The task involves pressing a key on the right when the word “right” appears on the computer screen and a key on the left when the word “left” is shown. The difficulty is that the word “right” sometimes appears on the left hand side and vice-versa. The participants have to resist their initial impulse and press the correct key. It’s not as easy as it seems!

The most remarkable conclusion of this research is that bilingual individuals are less affected than monolinguals by egocentric bias – they need less time to give the correct answer when doing the Sally-Anne task.

This research suggests that it is possible that the increased ability to reason correctly about what others think is, at least partly, a result of increased goal-directed action. This conclusion arises from the fact that bilinguals performed better on the Simon task.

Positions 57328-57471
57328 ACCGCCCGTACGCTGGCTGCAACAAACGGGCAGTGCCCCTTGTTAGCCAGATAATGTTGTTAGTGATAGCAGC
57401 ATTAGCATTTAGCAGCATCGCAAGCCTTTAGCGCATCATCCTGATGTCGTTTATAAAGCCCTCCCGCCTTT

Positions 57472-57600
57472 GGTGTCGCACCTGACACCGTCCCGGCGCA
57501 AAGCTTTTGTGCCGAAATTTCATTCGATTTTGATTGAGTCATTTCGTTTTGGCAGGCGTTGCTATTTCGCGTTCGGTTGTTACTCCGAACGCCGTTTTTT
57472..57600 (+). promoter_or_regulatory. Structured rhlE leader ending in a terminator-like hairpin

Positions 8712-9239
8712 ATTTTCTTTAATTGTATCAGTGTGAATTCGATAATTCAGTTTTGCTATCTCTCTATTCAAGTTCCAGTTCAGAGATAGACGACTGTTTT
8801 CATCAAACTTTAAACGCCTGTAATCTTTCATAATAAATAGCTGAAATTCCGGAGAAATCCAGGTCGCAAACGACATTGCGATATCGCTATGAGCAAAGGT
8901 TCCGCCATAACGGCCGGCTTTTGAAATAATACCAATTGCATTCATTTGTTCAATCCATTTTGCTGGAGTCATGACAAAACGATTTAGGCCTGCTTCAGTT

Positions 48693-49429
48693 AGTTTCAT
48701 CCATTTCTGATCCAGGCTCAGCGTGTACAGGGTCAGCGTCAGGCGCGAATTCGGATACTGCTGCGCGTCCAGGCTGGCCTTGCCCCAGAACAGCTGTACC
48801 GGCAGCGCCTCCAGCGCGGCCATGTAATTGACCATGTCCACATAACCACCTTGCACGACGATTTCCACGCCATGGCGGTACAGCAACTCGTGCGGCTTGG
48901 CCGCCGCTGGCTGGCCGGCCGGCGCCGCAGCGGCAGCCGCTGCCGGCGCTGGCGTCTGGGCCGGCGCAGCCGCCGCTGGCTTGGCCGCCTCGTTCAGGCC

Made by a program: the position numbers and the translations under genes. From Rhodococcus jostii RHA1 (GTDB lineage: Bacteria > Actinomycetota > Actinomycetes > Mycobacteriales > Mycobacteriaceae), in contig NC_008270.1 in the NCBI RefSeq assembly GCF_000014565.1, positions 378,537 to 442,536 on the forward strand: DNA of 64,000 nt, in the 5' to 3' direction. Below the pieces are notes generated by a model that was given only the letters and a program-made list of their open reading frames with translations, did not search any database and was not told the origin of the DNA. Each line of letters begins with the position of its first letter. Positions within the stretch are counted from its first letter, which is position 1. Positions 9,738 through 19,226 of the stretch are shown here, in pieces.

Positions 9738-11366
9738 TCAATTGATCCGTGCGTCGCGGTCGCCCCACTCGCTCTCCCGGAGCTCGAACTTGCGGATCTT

Such results confirm the proven benefits of being bilingual, not only in terms of communication but also in enhanced cognitive abilities; bilinguals are thought to be more capable to show empathy towards others than monolinguals.

What our experts said?

Yeah! Magazine went to Dublin City University to see Jenny Bruen, lecturer in German and researcher in the field of applied linguistics.

Bruen explained us that “research has clearly demonstrated the benefits of bilingualism on a range of fronts. For example, in addition to the obvious practical benefits of being able to communicate in more than one language, bilingual children tend to be more creative, have greater problem solving skills, and enjoy higher levels of language awareness in both of their languages as well as an ability to acquire additional languages with greater ease than their monolingual counterparts.”

She also emphasises the relation between language and culture: “They [bilinguals] tend to have enhanced intercultural skills and a more open perspective regarding other cultures”

Regardless of what scholars in the field maintain about the relation between bilingualism and intercultural sensitivity, Yeah! Magazine wanted to find out from those on the ground, so we went straight to the source; to the Insitituto Cervantes Dublin.